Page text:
I couldnt have asked for a better way to end 2019 than by checking off this huge bucket list item of mine. Thanks to friend, Ted Theodore, for providing this opportunity. The car is so fast with neck breaking power delivery! Per tradition, the car has very close pedals and no power steering. Driving the car is not easy and requires 100% driver involvement, but is highly rewarding. I will never forget it! In addition to driving the Cobra, I also took a ride in Ted's rare, low mileage, Superformance S1 (for sale soon!).
We met up with Ted to photograph his roadsters, have some lunch, and to discuss my racing future. Kyle invited a young photographer, @lw_photography._, to come and join the chance to shoot these topless beauties. I'm excited see how his pics turned out!
Much was accomplished when discussing my racing future. I came home very excited and with a long list of to-dos! I look forward to sharing with you my process and growth while chasing my driving passion. The largest item on my to-do list is buy a track/race prepped car. This has been a "want" for a long time, but to move forward it has become a necessity. Stay tuned! #playallthemotorsports @ South Carolina
NASA, the National Auto Sport Association, is an American motorsports organization that promotes road racing and high-performance driver education. The nation wide club consists of nearly 20 regional divisions, so finding a local group to hit the track with is easy and plentiful. I am based out of Asheville, North Carolina which puts me into the National Auto Sport Association Southeast Region aka NASA-SE.
My venture with NASA-SE started weeks ago with research and chatting up people involved in the club. It is a reassuring feeling when club officials and participants are so willing to communicate and forthcoming with information to help a potential new comer. The proverbial 'Welcomed with Open Arms' seems a little cliche but it is the best way to describe my introduction with this club.
Online research and typed conversations can only provide a certain amount of info. Attending an event is the only way to get a true feel for how a club conducts itself. So before spending thousands of dollars on a dedicated track car and committing my family to monthly travel and increased expenditures, it was decided we would go watch NASA-SE's first track event of 2020, the Winter Carnival at Roebling Road Raceway.
Every NASA-SE track event offers High Performance Driver Education, competitive Time Trials, and competitive Wheel-to-Wheel racing. It is mind boggling how organized and well run the events have to be to stay on schedule. Both days I was there, the events were on time all day and without issues. This means every 20-30 minutes cars were exiting the track, staging and going onto track, and spectators were entering and leaving the track facilities which are located within the actual track and, again, everything was on time. This level of proficiency is worth noting.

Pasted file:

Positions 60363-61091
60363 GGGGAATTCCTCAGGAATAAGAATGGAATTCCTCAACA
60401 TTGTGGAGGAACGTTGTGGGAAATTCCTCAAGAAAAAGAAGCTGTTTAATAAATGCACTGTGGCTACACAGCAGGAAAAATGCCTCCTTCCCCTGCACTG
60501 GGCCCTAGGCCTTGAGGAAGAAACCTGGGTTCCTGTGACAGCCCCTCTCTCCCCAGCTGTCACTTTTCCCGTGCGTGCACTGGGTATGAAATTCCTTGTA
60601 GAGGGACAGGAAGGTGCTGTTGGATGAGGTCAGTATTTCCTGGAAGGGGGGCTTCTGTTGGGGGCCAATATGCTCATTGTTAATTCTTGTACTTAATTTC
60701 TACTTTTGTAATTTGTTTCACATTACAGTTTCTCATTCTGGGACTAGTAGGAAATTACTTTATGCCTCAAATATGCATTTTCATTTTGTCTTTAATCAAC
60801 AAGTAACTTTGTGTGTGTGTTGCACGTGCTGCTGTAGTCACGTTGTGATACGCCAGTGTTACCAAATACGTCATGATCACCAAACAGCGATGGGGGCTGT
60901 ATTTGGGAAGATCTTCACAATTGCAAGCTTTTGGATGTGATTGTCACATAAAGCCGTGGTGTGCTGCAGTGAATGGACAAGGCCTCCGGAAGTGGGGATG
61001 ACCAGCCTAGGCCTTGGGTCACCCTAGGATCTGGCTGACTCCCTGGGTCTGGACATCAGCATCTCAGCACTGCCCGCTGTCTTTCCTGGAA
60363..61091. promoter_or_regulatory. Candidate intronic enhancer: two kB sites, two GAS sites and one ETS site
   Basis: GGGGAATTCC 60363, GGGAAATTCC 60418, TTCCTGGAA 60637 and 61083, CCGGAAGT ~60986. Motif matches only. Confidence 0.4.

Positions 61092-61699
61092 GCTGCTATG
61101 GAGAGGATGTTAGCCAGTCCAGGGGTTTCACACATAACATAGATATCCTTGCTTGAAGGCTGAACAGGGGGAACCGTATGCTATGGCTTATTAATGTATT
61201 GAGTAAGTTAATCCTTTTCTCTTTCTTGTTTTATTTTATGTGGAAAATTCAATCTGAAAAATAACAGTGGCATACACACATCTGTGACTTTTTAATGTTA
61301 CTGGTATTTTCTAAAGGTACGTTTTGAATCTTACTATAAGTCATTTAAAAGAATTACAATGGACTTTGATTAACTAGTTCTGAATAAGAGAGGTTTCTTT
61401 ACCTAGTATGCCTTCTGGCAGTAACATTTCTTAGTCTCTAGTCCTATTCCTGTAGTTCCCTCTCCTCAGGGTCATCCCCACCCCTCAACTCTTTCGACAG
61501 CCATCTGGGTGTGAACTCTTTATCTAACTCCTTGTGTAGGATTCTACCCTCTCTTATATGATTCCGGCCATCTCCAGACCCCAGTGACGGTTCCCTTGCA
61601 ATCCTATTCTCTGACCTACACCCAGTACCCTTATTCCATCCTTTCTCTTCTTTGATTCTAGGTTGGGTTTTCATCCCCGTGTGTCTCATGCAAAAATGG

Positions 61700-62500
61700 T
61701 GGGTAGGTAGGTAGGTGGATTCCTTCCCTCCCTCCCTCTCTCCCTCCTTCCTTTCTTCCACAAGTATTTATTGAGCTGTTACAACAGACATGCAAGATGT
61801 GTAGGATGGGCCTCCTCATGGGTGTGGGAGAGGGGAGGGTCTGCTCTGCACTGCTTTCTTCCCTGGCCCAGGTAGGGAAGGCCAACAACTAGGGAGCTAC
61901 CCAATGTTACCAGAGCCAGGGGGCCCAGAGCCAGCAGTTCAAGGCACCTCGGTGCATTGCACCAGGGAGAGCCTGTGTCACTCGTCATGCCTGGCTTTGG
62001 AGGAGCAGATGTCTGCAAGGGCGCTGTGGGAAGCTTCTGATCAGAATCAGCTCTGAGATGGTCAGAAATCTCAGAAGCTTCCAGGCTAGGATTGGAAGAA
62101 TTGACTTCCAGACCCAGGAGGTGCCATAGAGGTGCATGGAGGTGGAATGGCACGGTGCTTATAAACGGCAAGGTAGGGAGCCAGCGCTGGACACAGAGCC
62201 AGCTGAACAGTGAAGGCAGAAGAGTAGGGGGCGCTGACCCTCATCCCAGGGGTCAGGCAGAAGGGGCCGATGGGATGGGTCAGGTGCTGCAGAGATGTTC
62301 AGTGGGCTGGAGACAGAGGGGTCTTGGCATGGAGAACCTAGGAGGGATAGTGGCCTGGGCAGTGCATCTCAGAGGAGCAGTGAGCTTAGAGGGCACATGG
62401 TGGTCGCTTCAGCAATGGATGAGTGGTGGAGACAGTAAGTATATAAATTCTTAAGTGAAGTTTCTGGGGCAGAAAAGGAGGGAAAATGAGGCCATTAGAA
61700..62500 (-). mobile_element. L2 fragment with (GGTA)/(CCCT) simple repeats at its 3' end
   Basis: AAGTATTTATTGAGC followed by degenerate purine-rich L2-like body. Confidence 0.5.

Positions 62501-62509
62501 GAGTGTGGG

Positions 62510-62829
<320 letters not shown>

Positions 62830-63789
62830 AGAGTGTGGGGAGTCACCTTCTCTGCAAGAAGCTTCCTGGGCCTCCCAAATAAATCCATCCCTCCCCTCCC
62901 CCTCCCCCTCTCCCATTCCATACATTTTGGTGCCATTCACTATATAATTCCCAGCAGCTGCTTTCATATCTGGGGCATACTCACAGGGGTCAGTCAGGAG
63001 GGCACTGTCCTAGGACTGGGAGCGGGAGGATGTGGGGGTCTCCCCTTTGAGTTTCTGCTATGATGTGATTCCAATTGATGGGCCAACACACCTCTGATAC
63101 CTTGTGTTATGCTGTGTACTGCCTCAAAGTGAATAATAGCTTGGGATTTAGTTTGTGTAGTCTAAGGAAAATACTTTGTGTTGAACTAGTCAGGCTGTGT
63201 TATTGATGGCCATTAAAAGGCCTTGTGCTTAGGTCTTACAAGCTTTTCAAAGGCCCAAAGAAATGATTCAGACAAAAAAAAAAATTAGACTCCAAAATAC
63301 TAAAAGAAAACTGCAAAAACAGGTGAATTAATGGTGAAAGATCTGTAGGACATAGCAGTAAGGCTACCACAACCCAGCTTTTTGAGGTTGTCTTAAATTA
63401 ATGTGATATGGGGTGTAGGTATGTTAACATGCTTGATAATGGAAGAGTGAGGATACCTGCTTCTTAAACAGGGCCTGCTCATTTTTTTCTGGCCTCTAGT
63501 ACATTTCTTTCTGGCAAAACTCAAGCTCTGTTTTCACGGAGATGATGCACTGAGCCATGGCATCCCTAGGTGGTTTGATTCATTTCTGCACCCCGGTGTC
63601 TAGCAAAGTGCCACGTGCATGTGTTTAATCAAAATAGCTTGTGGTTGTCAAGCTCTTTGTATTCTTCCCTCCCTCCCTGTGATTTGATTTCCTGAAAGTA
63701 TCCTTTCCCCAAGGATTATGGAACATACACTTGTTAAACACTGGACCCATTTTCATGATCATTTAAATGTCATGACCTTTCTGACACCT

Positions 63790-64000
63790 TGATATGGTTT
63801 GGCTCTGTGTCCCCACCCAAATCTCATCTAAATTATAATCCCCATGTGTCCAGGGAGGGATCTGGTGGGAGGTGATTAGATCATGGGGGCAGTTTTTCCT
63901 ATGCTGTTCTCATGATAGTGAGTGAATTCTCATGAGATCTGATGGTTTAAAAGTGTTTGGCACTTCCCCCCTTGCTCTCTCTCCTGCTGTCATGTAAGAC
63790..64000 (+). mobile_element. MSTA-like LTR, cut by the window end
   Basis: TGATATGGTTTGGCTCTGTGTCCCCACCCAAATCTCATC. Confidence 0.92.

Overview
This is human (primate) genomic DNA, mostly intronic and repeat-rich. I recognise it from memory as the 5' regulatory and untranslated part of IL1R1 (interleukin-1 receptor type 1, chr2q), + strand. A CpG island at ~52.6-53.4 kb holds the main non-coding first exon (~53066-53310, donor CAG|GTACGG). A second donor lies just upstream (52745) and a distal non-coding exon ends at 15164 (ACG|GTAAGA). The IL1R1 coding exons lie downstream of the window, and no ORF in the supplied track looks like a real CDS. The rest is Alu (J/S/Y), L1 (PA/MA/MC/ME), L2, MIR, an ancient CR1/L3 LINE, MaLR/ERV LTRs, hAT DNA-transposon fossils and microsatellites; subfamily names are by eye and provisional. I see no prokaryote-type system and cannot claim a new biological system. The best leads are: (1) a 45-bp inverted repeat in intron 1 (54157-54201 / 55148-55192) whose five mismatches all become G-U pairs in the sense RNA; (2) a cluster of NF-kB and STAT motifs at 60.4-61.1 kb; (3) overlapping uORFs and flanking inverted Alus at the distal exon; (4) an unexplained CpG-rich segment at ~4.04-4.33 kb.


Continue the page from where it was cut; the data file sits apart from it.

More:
I spent most of my time at the track watching the cars. As someone who prefers driving, I thought I was going to be a little sad just spectating, but that was not the case. Watching the cars was thrilling. I even got to see my first wheel to wheel competition and it made me even more eager to get out there and compete. I did walk around a bit, check out all the cars and tow rigs in the paddock area, and shake hands with people I had been talking with online. Everyone was very warm and welcoming. The greatest moments were talking with the driver's after their track sessions. While their adrenaline was still up and the endorphins were flowing. These were my people. Even though I felt a little awkward not having driven the track or even having a ton of track experience, I could see and hear my own passions reflected in the drivers' conversations.
Being able to watch & hear the cars in action, and talking with the guys that drive them confirmed that Spec Iron is absolutely the wheel-to-wheel class I want to compete in. I will have to work my way through the 4 HPDE classings, then through Time Trials (TT), and when I'm comfortable and qualified I'll get to move into wheel to wheel competition. It will take time, but I'm excited to progress with an organization that supports and nurtures it's drivers. With NASA-SE's dedication to safety, education, and well run events, it is clear they care about their participants' success.